To sum up the Emscher Conversion project in simple terms, it is a massive 51 km underground wastewater tunnel, connected to a network of underground conduits and pumping stations that will move all the wastewater currently flowing into and along the open drain. With the demolition of the open sewer systems, the River Emscher and its tributaries will revert back to natural water courses.

The challenge: The most energy-efficient wastewater treatment technology

In order to keep the wastewater flowing along the entire 51 km, the tunnel has to have a downward slope of 1.5 m per kilometre. With such an incline, the tunnel would be 75 m below ground level when it reaches Dinslaken.

The pumping station in Gelsenkirchen View of the approx. 40 metres deep construction pit of the pumping station in Gelsenkirchen

The solution to this challenge was to build three large pumping stations at Gelsenkirchen, Bottrop and Oberhausen in order to raise the water from a depth of around 40 m to 8 m below ground level. These pumping stations are essential to the successful operation of the entire system, which is why exacting specifications were set out at the start. These could be satisfied by using pumps with particularly efficient hydraulic properties to provide reliability and to keep energy consumption and operating costs as low as possible.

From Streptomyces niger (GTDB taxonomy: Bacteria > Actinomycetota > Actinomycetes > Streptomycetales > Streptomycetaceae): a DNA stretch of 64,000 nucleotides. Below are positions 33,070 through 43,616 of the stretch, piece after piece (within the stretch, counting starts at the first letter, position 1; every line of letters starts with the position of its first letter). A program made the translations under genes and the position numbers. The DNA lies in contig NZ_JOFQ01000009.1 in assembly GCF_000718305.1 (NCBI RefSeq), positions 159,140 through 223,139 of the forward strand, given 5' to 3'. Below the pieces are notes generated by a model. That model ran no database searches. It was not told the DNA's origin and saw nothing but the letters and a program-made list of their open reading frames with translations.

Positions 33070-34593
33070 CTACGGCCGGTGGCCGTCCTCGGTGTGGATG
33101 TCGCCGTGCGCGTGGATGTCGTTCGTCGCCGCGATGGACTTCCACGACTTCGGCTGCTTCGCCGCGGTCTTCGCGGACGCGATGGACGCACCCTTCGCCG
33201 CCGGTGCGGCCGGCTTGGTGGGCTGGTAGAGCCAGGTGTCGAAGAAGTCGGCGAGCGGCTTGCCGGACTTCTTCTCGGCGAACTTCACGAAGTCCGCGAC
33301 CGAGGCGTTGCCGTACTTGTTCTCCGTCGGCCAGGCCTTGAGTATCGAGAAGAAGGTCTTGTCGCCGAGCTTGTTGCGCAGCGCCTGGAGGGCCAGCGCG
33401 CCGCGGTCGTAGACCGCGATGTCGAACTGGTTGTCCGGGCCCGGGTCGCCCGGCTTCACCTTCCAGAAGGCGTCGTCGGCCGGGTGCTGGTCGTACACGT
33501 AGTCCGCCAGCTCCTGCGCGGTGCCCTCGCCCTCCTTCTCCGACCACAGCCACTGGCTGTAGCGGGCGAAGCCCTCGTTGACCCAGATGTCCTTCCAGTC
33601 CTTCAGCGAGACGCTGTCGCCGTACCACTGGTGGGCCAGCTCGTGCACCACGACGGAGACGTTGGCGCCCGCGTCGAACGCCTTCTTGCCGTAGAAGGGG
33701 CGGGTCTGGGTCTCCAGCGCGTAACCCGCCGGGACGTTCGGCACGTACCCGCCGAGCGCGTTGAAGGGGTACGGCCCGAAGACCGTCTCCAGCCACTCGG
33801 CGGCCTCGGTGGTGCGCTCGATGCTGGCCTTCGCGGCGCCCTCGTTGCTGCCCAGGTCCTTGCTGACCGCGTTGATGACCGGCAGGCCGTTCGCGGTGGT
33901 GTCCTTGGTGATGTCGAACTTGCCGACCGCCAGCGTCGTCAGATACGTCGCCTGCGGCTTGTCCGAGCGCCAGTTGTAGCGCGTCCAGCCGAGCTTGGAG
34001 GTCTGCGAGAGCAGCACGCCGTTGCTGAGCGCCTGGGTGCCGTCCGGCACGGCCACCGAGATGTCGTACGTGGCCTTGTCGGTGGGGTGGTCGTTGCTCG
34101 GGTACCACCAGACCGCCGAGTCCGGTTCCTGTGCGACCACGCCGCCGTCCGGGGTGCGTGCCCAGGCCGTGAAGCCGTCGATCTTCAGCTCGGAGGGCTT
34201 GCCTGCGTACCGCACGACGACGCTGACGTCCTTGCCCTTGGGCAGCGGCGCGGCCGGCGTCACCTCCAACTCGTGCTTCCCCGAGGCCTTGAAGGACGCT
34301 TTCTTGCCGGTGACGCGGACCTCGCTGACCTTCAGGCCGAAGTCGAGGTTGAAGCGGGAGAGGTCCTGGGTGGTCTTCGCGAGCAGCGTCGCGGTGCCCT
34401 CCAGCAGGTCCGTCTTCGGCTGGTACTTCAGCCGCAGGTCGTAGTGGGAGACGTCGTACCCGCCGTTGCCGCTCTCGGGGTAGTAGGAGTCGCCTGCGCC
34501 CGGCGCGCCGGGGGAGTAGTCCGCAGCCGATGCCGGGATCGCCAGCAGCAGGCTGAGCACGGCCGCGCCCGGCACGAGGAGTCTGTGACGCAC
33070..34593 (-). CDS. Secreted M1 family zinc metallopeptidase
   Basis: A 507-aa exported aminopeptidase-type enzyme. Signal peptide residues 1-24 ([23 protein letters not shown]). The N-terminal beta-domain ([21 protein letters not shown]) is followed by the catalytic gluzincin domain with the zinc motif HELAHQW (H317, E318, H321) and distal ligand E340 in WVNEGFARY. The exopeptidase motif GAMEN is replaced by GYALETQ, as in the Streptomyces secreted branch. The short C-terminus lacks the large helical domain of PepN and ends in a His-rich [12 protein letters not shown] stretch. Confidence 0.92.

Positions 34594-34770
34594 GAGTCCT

The solution: Wastewater pumps with high hydraulic efficiency

KSB was able to secure the contract, seeing off competition from various other providers, by recommending its Sewatec pumps. These pumps have well-proven wastewater hydraulics and achieve excellent efficiencies for an excellent price/performance ratio.

KSB’s principal areas of involvement were the provision of pumps for the Bottrop and Gelsenkirchen pumping stations. Both pumping stations lift the wastewater from the valley to the sewer sections at a higher level. The biggest pump sets each have a drive rating of 470 kW and handle up to 6,480 cubic metres of wastewater per hour.

For the pumping station in Bottrop, Schachtbau Nordhausen GmbH, constructors of the pumping stations, commissioned 10 Sewatec pumps with discharge nozzles between 500 and 700 mm and impeller diameters of up to 900 mm with universal joint shafts. Nine pumps of the same design were commissioned for the Gelsenkirchen pumping station. In addition, two Sewatec pumps were supplied in the same size in a close coupled design.